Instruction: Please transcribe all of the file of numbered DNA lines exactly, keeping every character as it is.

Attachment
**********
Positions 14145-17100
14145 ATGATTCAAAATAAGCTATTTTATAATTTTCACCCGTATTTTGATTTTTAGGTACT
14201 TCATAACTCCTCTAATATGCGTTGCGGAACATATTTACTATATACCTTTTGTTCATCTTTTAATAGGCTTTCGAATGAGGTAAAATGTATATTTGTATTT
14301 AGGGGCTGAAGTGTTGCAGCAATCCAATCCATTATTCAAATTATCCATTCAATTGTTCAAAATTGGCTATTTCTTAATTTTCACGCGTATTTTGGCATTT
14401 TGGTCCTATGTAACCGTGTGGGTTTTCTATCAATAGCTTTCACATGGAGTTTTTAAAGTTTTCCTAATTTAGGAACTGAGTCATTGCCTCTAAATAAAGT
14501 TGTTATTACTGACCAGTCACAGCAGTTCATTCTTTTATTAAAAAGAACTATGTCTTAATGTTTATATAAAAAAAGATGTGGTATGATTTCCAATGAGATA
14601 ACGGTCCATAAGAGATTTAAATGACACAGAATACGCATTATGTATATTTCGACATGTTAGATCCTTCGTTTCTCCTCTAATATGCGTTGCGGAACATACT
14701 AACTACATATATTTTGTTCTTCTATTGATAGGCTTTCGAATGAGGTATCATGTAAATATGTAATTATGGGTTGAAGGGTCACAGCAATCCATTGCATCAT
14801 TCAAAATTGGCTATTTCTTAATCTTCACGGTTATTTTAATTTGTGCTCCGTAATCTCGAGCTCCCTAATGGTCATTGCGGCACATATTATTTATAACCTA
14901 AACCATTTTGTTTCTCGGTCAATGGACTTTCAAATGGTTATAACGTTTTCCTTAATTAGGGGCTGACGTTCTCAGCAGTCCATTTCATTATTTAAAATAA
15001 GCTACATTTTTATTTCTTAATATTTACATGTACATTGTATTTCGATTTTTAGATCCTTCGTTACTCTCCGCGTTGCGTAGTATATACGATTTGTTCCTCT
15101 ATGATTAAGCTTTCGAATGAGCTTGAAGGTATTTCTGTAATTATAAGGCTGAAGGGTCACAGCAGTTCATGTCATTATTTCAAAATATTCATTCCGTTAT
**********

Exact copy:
Positions 14145-17100
14145 ATGATTCAAAATAAGCTATTTTATAATTTTCACCCGTATTTTGATTTTTAGGTACT
14201 TCATAACTCCTCTAATATGCGTTGCGGAACATATTTACTATATACCTTTTGTTCATCTTTTAATAGGCTTTCGAATGAGGTAAAATGTATATTTGTATTT
14301 AGGGGCTGAAGTGTTGCAGCAATCCAATCCATTATTCAAATTATCCATTCAATTGTTCAAAATTGGCTATTTCTTAATTTTCACGCGTATTTTGGCATTT
14401 TGGTCCTATGTAACCGTGTGGGTTTTCTATCAATAGCTTTCACATGGAGTTTTTAAAGTTTTCCTAATTTAGGAACTGAGTCATTGCCTCTAAATAAAGT
14501 TGTTATTACTGACCAGTCACAGCAGTTCATTCTTTTATTAAAAAGAACTATGTCTTAATGTTTATATAAAAAAAGATGTGGTATGATTTCCAATGAGATA
14601 ACGGTCCATAAGAGATTTAAATGACACAGAATACGCATTATGTATATTTCGACATGTTAGATCCTTCGTTTCTCCTCTAATATGCGTTGCGGAACATACT
14701 AACTACATATATTTTGTTCTTCTATTGATAGGCTTTCGAATGAGGTATCATGTAAATATGTAATTATGGGTTGAAGGGTCACAGCAATCCATTGCATCAT
14801 TCAAAATTGGCTATTTCTTAATCTTCACGGTTATTTTAATTTGTGCTCCGTAATCTCGAGCTCCCTAATGGTCATTGCGGCACATATTATTTATAACCTA
14901 AACCATTTTGTTTCTCGGTCAATGGACTTTCAAATGGTTATAACGTTTTCCTTAATTAGGGGCTGACGTTCTCAGCAGTCCATTTCATTATTTAAAATAA
15001 GCTACATTTTTATTTCTTAATATTTACATGTACATTGTATTTCGATTTTTAGATCCTTCGTTACTCTCCGCGTTGCGTAGTATATACGATTTGTTCCTCT
15101 ATGATTAAGCTTTCGAATGAGCTTGAAGGTATTTCTGTAATTATAAGGCTGAAGGGTCACAGCAGTTCATGTCATTATTTCAAAATATTCATTCCGTTAT